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8 reasons to visit Valencia

Famed for its orange groves and tasty national rice and seafood based dish, paella, the Valencia region is great for those who like good food. Valencia is also the third largest city in Spain, and in the city and surrounding areas is packed with culture, nature and history. Let’s take a look at eight reasons you should visit this wonderful province…

Esgarraet – Red pepper & cod Salad

© efesan | Adobe Stock

  1. The fabulous food

Like every region of Spain, Valencia is proud of its gastronomy. This region is famous for its old agricultural tradition and you’ll see numerous vegetable gardens growing aubergines, artichokes, beans and peas. Fish is also common given the region’s coastal connections, especially salted fish like tuna, roe and dried cod, which are used to create such dishes as the traditional esgarraet – red peppers and aubergine, baked with dried codfish and seasoned with olive oil. Arab influence saw saffron and rice come to the region and these are very much part of the local dishes, perhaps most notably in the popular paella. The traditional Valencian paella includes both seafood and chicken. The local tipple is Horchata de Chufa, a tasty tiger-nut milk, spiced with cinnamon or lemon. And, of course, there are fine wines.

Pink Almond Blossoms - Valencia

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  1. The pink almond blossom

Spain is the world’s largest producer of almonds, and during February the Valencian landscape is coated in a touch of magic – the almond trees are elegantly coated in a candy floss coloured blossom that is simply beautiful against the clear blue skies. There’s nothing more to say here…the picture says it all!

  1. The fantastic flora and fauna

Just south of Valencia’s architectural splendour in the city, the mighty Marina Alta guard citrus valleys, vineyards and steep almond terraces. The extensive network of ancient Arab trails and mule tracks are awash with daisies and spectacular orchids perfume the hillsides. There are, in fact, more than 200 varieties of wild flowers, butterflies and rare birds of prey that can be seen in Valencia, including dandelions and poppies and choughs, peregrine falcons, Bonellis and short-toed eagles.

  1. The Mediterranean climate

With 300 days of sunshine a year and temperatures that reach up to 25C in the hottest month, on a trip to Valencia you’re probably not going to need to pack a jumper. Being situated on the Med, the sea temperatures are pleasant too if you fancy a dip.

  1. Amazing architecture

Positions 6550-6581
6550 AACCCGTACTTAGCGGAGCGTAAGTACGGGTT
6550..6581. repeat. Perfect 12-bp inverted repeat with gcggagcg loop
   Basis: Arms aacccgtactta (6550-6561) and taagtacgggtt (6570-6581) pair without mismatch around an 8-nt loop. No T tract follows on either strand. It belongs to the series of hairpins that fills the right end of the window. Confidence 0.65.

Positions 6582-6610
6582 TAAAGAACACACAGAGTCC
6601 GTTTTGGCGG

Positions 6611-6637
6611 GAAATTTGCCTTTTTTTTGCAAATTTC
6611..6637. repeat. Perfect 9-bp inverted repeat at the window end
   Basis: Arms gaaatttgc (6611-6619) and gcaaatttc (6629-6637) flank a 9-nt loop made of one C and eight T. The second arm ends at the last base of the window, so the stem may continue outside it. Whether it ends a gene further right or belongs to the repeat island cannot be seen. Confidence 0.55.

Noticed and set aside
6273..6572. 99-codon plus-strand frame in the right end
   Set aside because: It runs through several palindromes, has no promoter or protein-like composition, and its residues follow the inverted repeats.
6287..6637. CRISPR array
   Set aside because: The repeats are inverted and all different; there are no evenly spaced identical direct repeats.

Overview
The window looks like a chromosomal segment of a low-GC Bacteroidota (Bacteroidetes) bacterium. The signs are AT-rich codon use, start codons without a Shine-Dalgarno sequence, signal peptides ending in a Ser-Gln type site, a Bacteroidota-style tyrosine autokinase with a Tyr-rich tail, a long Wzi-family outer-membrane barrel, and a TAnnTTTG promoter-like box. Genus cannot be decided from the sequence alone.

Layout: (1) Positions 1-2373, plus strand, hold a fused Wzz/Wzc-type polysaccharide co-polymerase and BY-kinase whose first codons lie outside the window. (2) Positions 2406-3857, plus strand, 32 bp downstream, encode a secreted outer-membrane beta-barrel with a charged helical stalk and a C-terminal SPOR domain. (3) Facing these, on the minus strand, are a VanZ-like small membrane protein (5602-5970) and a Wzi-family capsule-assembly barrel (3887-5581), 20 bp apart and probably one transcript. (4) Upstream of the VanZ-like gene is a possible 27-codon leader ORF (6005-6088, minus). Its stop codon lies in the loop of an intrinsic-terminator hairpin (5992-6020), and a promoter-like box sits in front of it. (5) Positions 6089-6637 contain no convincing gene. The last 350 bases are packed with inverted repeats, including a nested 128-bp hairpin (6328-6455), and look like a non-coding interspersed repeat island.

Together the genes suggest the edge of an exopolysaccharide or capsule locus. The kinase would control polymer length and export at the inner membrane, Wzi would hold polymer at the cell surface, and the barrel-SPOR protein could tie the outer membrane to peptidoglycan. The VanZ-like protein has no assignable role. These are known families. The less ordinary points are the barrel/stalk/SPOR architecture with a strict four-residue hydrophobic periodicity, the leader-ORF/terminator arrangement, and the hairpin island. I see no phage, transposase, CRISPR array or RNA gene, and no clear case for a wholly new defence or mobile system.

The city of Valencia is home to a variety of historical architectural gems: the cathedral, Plaza de Mercado and the Museo de Bellas Artes, boasting original works by Goya and El Greco. And these stand harmoniously alongside more modern jewels, such as…

The City of Arts and Sciences

© artjazz | Adobe Stock

  1. The City of Arts and Sciences

You’ll almost feel as if you’ve stepped on to another planet or that you’ve gone forward a good few years when you walk around the City of Arts and Sciences. The Valencian architect Santiago Calatrava designed a number of futuristic iconic buildings on the complex that certainly wow you. There’s a huge greenhouse-type garden, an opera house and a digital 3D cinema with a 900m concave screen that almost envelops spectators, to name a few. Definitely worth a visit when you’re in the city.

Mountain view in Valencia

Mountain view in Valencia

  1. The Bernia Ridge

Walking the circular route around the Bernia Ridge not only takes you through a photogenic natural cave but up to some of the most jaw-dropping coastal views. At 4.5km long and 1,000m high, the ridge is continuously exposed and there are some perfect little picnic stops along the way including one at a C16 Moorish fortress. Look out for skittish lizards and listen to the background chirp of the resident cicadas.

People walking along the coast in Valencia

Guided along the coast…

  1. Contrasting walking experiences

Valencia may be better known for its cosmopolitan vibe and architectural prowess, but the majestic mountains of the Marina Alta offer a very different and much more nature-inspired experience that is perfect for discovering on foot. Strolling along Arab trails, visit traditional white villages, look out for deserted farmsteads and explore illicit storage coves hidden away on the coast. Heading up to the Caballo Verde Ridge, take a moment to conjure up the famous battle, the last on mainland Spain, between the Moors and the Christians that took place here. Walk through orange groves and pick wild blackcurrants in the mountains or enjoy a superb seaside trail beneath the soaring cliffs, walking below tumbling waterfalls.

Visit Valencia with Headwater on our guided Vistas of Valencia Walk, from 11 February 2017 to 5 May 2018.